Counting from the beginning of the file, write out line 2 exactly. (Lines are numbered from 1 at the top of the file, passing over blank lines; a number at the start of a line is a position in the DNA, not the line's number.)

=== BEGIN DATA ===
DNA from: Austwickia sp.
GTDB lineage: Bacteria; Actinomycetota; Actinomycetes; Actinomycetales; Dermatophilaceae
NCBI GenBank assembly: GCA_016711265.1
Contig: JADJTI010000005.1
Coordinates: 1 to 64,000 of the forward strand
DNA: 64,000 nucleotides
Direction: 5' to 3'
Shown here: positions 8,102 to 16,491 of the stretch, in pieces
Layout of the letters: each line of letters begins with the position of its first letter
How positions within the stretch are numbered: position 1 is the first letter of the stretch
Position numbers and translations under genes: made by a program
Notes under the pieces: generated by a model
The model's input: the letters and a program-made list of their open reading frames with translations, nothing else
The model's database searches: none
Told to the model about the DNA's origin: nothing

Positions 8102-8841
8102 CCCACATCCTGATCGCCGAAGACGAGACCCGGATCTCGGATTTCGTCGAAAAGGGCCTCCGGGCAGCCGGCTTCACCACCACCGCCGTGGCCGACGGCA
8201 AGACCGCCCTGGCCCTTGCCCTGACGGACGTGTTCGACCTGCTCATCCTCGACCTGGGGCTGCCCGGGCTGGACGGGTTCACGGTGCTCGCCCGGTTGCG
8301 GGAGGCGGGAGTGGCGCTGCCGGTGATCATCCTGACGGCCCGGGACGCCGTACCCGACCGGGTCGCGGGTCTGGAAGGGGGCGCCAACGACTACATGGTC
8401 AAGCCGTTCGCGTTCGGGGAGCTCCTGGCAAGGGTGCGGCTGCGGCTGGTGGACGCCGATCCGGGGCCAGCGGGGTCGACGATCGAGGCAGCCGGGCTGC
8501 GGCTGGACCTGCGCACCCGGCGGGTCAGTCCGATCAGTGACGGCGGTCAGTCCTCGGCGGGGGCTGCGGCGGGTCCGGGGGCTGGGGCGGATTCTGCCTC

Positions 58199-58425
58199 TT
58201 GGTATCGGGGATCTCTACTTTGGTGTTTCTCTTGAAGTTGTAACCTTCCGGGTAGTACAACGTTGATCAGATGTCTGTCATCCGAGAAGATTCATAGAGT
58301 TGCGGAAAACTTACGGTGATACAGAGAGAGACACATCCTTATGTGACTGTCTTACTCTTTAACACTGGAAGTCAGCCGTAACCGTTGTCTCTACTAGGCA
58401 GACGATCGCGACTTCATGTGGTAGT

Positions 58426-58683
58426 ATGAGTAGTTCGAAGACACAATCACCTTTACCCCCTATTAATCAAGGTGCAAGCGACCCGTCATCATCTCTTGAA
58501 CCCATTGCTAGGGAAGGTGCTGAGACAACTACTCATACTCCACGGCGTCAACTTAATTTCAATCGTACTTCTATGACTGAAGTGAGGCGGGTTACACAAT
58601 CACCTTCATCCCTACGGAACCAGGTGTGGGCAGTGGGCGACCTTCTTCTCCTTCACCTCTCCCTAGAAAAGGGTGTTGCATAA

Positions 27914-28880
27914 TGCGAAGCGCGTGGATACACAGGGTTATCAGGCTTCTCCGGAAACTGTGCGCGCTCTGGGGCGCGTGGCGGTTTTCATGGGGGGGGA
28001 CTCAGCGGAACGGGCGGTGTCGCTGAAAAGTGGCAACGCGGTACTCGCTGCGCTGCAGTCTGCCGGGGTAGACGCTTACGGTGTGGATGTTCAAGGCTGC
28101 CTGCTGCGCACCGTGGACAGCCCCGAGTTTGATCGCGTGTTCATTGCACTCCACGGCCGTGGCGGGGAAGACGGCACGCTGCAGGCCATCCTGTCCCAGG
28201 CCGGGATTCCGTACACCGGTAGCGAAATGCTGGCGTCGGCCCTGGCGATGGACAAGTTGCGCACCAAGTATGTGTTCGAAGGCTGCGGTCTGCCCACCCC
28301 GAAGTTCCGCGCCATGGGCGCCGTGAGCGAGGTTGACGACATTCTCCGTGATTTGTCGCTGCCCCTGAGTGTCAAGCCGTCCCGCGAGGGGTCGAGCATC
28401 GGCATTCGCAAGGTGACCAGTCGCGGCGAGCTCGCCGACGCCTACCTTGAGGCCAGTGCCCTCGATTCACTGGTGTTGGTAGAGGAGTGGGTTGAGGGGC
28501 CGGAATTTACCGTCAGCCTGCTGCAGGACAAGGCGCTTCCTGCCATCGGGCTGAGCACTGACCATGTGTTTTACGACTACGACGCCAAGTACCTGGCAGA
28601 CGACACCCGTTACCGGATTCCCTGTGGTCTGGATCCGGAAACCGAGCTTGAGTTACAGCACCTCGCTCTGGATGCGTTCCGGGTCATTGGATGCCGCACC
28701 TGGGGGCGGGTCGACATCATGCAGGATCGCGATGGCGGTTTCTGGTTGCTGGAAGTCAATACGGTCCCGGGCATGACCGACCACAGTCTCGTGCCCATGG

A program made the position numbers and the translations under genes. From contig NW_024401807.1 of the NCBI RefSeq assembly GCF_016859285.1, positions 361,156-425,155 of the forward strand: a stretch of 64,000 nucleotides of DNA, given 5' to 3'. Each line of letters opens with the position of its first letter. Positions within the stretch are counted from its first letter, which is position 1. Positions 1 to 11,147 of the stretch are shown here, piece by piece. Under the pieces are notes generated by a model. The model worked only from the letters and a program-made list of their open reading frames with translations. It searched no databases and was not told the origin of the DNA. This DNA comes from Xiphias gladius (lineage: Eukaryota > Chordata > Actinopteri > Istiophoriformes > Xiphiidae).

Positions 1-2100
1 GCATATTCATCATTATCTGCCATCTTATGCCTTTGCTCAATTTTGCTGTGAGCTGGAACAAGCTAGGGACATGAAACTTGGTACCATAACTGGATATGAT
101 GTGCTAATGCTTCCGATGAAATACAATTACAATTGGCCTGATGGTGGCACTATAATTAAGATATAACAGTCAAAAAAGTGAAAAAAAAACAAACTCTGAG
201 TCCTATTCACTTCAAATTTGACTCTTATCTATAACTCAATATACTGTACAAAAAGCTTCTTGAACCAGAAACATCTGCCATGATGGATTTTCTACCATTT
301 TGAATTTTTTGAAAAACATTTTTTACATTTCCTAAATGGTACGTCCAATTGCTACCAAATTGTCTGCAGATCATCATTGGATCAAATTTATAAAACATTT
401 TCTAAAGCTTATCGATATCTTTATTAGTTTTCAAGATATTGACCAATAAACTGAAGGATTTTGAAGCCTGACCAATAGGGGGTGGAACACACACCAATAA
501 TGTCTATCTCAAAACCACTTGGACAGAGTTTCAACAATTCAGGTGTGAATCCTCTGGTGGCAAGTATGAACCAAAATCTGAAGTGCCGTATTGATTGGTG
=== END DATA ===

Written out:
GTDB lineage: Bacteria; Actinomycetota; Actinomycetes; Actinomycetales; Dermatophilaceae